« Reply #6 on: July 20, 2020, 02:25:50 PM »
2.54
5.3975
8.255

Thats enough converting to cm...I would need stronger readers to see all those little lines on a metric scale. ;)

Offline WV Sawmiller

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Re: Cheat sheet
« Reply #7 on: July 20, 2020, 07:35:58 PM »
@Nebraska ,

   Or you could just upgrade to a bigger mill with Accuset II and start on your mark for your bottom board then set the board thickness and hit the "Blade up" toggle and record each number so you know where to start next time.
Howard Green
WM LT35HDG25(2015) , 2009 4wd Dodge PU, Kawasaki 650 ATV, Sthil 440 & 441, homemade logging arch (w/custom built rear log dolly), JD 750 w/4' wide Bushhog brand FEL

Dad always said "You can shear a sheep a bunch of times but you can only skin him once"

Offline Haleiwa

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Re: Cheat sheet
« Reply #8 on: July 21, 2020, 07:22:27 AM »
To answer your original question,  the scale measures to the bottom of the blade, so the kerf from the top board is already removed in the slab.
Socialism is people pretending to work while the government pretends to pay them.  Mike Huckabee

Offline Nebraska

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Re: Cheat sheet
« Reply #9 on: July 21, 2020, 10:48:58 AM »
Yeah.....I got nearly new round baler and a rake this year. My wife would likely not be too impressed if I brought that up. I must confess to looking at an ad for a nearly new tk1600 just before I logged on.... :)

Offline Resonator

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Re: Cheat sheet
« Reply #10 on: July 21, 2020, 11:40:41 AM »
One thing I will do when cutting paneling, is set my crank scale to 10, 9, 8, etc. and get 7/8" boards each time. Fast easy math, and I get an extra couple boards out of a large log instead of cutting 4/4.
Under bark there's boards and beams, somewhere in between.
Cuttin' while its green, through a steady sawdust stream.
I'm chasing the sawdust dream.

Proud owner of a Wood-Mizer 2017 LT28G19

Offline jb616

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Re: Cheat sheet
« Reply #11 on: July 23, 2020, 12:00:12 PM »
Not sure how the electronics work as I have the old manual scale on my 1984 LT30. When I am doing the last cuts on cant I adjust my scale whether I am cutting 4/4, 5/4 or whatever thickness so that the marks line up with zero inches. That way all the cuts are the same. I basically work it backwards. 

Offline caveman

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Re: Cheat sheet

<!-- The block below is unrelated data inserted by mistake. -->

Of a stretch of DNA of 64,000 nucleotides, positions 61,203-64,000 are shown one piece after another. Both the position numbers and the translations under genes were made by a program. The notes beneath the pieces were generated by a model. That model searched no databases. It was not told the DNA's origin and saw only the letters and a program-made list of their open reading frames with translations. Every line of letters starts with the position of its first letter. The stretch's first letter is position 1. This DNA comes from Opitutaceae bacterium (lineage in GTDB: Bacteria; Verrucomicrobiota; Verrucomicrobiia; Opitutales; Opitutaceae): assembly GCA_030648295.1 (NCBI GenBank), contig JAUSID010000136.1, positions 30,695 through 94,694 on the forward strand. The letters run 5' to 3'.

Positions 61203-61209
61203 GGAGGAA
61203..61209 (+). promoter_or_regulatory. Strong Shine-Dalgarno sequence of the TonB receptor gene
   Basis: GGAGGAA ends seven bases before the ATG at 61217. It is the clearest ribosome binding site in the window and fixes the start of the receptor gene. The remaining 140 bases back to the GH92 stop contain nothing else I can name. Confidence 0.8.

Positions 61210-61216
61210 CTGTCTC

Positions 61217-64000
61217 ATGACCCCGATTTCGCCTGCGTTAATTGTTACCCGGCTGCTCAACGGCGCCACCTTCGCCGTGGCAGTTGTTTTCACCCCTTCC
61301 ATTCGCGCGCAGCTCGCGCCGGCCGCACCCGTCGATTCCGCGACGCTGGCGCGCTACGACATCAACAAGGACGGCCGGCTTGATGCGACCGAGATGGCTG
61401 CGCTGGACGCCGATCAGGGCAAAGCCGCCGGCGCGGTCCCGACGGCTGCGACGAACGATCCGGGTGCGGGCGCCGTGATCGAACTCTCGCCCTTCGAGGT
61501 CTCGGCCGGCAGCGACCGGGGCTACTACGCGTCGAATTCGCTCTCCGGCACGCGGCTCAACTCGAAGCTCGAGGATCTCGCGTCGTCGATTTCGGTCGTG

« Reply #12 on: July 24, 2020, 06:18:54 AM »
Cruiser, when we had an lt-28 with the notched wheel and a pointer (once around the wheel was 2" and each notch was 1/16"), on the fourth cut when making a cant I would wind the head down to the thickness of the bottom board - say 1".  Then, I would raise the head in 1 1/8" increments until I reached a logical opening spot on the cant for the last face.  After that cut, drop the head 1 1/8 (half way around the notched wheel plus two notches - this is where the pointer comes in handy) for each cut.  All of the boards will come out right and no need for a cheat sheet and no missed cuts due to parallax using the ruler scale.  The extra 1/8" accounted for the kerf.

This only took a few seconds and once we started using it this way along with a good log deck we could crank out consistent lumber, considering it was a manual mill.  The first 20 or so hours of running our lt-50 I wanted our manual lt-28 back.  Now, I have grown fond of it.

One other thing I did recently was to make some plexiglass templates with a centerline marked which are the width of the commonly cut dimensional widths (3 5/8", 4", 6 5/8", 8" etc.) so that I can quickly and roughly mark the small end of the logs for the opening cuts and to give me a visual of what I can get out of each log.  This is really handy for me when cutting multiple cants out of a large log.  Many sawyers would not benefit from this but I find it helpful.  The indicated centerline helps ensure the pith is contained in the center of one cant and the adjacent cants are the same distance from the pith.  The templates have holes drilled so they can hang near the front of the mill.

.

Offline offrink

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Re: Cheat sheet
« Reply #13 on: July 24, 2020, 01:15:09 PM »
I used some magnetic strips and marked out the correct thickness. Put that over the ruler on the mill and you have every thing I needed. Line up the pointer with the line and make cut.